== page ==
Recently, I pointed out that emission prices do in fact get passed along to consumers. However, it's important to add that making low carbon alternatives cheaper won't by itself ensure that they are adopted. My online book Cooling It! No Hair Shirt Solutions to Global Warming documents numerous profitable-but-overlooked energy-saving alternatives. Numerous other people have pointed out the same thing. The Rocky Mountain Institute produces megabytes of examples. Economists refer to the fact that profitable opportunities to save energy tend to be overlooked as "low demand elasticity." You can find out more about why this tends to occur in an annotated bibliography I put together, currently posted as a Word doc at the Carbon Tax center website. Just to correct some ambiguities, this is not to say that an emissions price won't accomplish anything or is not needed - simply that it is not sufficient. That if we want the problem solved without absurdly high carbon prices, we need to use other policy tools, and not limit ourselves to putting a price on emission.
If you can overlook the silly “price gouging” bit, this strikes me as an enormously effective push-back against Clinton’s attacks:
Perhaps you saw the recent UNESCO report on the future of agriculture. It calls for a major paradigm shift in agriculture away from fossil fuels toward organic agriculture and greater equity of distribution. Wow, I wonder why no one ever thought of that before? Seriously, this is the largest single report ever to tell us what we already knew: the status quo is not an option. That is, we cannot go into the future as we are. We all know this on some level.
There is passionate opposition in some circles to combining "social engineering" with fighting climate chaos. But the fact is, an emissions cut is social engineering. To cut emissions, we are trying to make some of the biggest changes in individual and social behavior ever. Putting 100 percent of that change on the backs of ordinary people by giving away emissions permits that are then sold and incorporated into the prices of consumer goods is also social engineering -- social engineering that transfers income and wealth from ordinary people to the wealthy.
Via E&E ($ub. req’d), a new Harris poll found that "66 percent of respondents say it is important for the president to have a policy on climate change and 63 percent say the president should …
Sam Stein: “Expert Support For McCain-Clinton Gas Plan Appears Nonexistent“ Stein’s not kidding, either — he looked for experts who’d support it. No luck.
Sean asks, "If you put a price on GHG emissions, will it raise the cost of energy?" and answers, "Mostly, no." I wish he were right, because I really dislike carbon taxes and was only gradually convinced to support them by overwhelming evidence. But pretty much every empirical study that has ever been done about sales tax and other broad-based taxes on gross revenue shows that such costs do get passed along.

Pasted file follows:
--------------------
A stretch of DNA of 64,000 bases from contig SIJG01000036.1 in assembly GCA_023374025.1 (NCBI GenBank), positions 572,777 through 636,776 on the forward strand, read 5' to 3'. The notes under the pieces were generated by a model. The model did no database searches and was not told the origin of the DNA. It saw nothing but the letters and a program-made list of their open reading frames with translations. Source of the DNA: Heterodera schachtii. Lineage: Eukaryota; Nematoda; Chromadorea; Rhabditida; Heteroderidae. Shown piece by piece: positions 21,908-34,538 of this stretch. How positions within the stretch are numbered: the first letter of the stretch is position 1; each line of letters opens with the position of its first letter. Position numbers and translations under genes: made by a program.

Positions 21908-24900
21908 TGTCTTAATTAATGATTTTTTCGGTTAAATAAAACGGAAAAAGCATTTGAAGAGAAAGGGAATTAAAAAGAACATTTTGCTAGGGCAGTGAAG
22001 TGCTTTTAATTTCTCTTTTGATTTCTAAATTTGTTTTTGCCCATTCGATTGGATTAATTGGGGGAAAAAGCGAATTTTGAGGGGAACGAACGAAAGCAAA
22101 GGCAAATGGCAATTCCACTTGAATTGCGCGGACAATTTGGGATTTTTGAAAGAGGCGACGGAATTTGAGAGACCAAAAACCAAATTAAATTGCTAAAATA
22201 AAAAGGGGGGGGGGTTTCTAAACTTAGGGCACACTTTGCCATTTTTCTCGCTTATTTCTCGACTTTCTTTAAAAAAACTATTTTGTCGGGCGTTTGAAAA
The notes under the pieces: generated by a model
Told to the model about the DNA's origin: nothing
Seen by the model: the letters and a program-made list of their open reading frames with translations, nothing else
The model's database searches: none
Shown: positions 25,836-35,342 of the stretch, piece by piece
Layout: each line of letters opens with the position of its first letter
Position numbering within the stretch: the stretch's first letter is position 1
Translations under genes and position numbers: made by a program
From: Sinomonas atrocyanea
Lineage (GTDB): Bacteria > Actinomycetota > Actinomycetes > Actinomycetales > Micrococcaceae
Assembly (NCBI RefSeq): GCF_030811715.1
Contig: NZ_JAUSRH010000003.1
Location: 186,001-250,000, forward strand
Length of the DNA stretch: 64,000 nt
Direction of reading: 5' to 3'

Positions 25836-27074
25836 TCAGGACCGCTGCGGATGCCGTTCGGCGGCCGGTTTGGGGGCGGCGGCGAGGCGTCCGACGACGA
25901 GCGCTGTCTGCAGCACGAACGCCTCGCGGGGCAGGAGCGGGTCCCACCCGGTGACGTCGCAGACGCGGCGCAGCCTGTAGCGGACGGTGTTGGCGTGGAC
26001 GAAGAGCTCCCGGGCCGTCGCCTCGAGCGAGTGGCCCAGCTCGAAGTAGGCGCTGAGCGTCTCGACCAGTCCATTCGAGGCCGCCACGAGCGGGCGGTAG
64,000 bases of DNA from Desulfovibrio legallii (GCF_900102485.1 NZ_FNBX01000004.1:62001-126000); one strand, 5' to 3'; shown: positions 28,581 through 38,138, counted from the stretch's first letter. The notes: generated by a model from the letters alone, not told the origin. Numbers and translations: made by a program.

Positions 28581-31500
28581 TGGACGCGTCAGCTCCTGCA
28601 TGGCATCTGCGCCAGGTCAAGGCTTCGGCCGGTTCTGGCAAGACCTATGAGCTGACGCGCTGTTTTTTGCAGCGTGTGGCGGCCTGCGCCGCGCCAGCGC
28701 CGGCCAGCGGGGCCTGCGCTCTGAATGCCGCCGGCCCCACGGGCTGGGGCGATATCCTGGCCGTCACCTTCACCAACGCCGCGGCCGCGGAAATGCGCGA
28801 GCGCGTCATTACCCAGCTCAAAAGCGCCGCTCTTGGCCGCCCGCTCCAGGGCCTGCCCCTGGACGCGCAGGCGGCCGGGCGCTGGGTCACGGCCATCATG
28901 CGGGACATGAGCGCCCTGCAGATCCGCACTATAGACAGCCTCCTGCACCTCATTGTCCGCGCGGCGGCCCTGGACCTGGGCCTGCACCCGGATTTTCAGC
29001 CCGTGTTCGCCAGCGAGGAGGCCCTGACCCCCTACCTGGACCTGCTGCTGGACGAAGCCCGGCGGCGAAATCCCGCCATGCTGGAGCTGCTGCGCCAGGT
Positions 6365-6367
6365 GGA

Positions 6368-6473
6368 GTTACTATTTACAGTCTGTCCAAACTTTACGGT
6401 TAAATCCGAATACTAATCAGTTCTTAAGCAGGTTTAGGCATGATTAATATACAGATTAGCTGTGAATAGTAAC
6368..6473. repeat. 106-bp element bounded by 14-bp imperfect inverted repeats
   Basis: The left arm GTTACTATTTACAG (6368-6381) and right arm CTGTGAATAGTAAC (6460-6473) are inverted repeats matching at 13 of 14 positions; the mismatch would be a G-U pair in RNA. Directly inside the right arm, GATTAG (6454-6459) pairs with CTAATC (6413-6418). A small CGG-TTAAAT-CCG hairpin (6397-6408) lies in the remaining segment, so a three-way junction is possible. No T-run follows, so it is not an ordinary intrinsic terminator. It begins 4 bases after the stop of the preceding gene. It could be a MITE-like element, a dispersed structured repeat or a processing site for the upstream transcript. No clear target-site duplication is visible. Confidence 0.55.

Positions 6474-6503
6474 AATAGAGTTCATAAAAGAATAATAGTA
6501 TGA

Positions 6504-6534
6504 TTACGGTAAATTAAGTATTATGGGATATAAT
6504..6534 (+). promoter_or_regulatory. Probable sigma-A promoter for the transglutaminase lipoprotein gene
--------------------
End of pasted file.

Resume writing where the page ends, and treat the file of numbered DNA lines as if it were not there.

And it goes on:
Good Jobs First held its first national conference May 7 and 8, 2008, near Baltimore. ----- "Green my job." As I track the emerging "green jobs" debate about renewable energy, energy independence, and green pathways out of poverty, I am struck by how disconnected it seems from progressive tax policy. There are some large "policy forks in the road" being taken, although environmentalists seem unaware they are making choices. As an antidote, I offer two observations and a trial balloon. Observation #1: Some new energy proposals are corporate copycat Some green-jobs policy proposals call for new economic development subsidies to promote the construction of manufacturing facilities for making renewable energy products. However, the average state already has more than 30 different economic development subsidy programs, and companies routinely get 8 or 10 subsidies in a single deal. Manufacturing has long been the most coveted kind of jobs investment. Build a windmill gearbox factory in a major industrial state in America today and it will be showered
This is the fourth in a five-part series exploring the details of the Lieberman-Warner Climate Security Act. See also part 1, part 2, and part 3. I grew up in New York and was a die-hard Knicks fan. I can still remember the lump in my throat when I was at a Mets game in 1985 and the Diamond Vision announced that the Knicks had won the draft lottery, ensuring that they'd get Patrick Ewing and build a franchise around him. And yeah, they never won a title with him (damn that Michael Jordan!), but you always got the sense that they could. Suffice to say, things have changed. They have a massive budget, a high profile, the biggest media market ... and yet they built a team around guys with neither the talent nor will to make the playoffs, much less win. Lieberman-Warner is essentially taking a New York Knicks approach to GHG policy. It's got a huge budget. It's got a huge profile. It appears to be too big to fail. And yet its success is, to a large degree, dependent upon the actions of individuals who have neither the ability nor motivation to lower GHG emissions. Right game, wrong team. This is perhaps the deepest flaw with the Lieberman-Warner approach as currently structured, but also the most subtle. Here's why:
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